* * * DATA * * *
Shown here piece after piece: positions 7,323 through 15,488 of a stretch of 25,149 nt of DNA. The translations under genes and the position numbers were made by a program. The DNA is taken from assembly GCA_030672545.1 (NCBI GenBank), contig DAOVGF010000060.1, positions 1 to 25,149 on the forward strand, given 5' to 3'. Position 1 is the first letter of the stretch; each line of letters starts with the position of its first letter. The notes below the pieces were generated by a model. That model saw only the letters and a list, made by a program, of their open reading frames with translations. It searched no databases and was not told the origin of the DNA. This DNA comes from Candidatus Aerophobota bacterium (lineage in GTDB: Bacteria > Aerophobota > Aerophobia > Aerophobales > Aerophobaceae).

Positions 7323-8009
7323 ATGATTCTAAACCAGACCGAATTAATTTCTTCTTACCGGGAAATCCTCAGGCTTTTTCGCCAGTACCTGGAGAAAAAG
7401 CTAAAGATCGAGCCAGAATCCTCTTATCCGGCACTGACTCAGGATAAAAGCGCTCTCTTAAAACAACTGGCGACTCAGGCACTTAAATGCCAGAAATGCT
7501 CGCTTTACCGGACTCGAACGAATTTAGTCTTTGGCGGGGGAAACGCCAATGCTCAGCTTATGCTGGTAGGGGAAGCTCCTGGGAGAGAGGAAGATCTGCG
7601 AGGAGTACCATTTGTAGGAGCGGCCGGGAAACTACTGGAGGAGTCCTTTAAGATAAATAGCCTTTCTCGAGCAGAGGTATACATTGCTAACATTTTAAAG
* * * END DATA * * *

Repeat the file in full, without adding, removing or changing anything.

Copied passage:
Shown here piece after piece: positions 7,323 through 15,488 of a stretch of 25,149 nt of DNA. The translations under genes and the position numbers were made by a program. The DNA is taken from assembly GCA_030672545.1 (NCBI GenBank), contig DAOVGF010000060.1, positions 1 to 25,149 on the forward strand, given 5' to 3'. Position 1 is the first letter of the stretch; each line of letters starts with the position of its first letter. The notes below the pieces were generated by a model. That model saw only the letters and a list, made by a program, of their open reading frames with translations. It searched no databases and was not told the origin of the DNA. This DNA comes from Candidatus Aerophobota bacterium (lineage in GTDB: Bacteria > Aerophobota > Aerophobia > Aerophobales > Aerophobaceae).

Positions 7323-8009
7323 ATGATTCTAAACCAGACCGAATTAATTTCTTCTTACCGGGAAATCCTCAGGCTTTTTCGCCAGTACCTGGAGAAAAAG
7401 CTAAAGATCGAGCCAGAATCCTCTTATCCGGCACTGACTCAGGATAAAAGCGCTCTCTTAAAACAACTGGCGACTCAGGCACTTAAATGCCAGAAATGCT
7501 CGCTTTACCGGACTCGAACGAATTTAGTCTTTGGCGGGGGAAACGCCAATGCTCAGCTTATGCTGGTAGGGGAAGCTCCTGGGAGAGAGGAAGATCTGCG
7601 AGGAGTACCATTTGTAGGAGCGGCCGGGAAACTACTGGAGGAGTCCTTTAAGATAAATAGCCTTTCTCGAGCAGAGGTATACATTGCTAACATTTTAAAG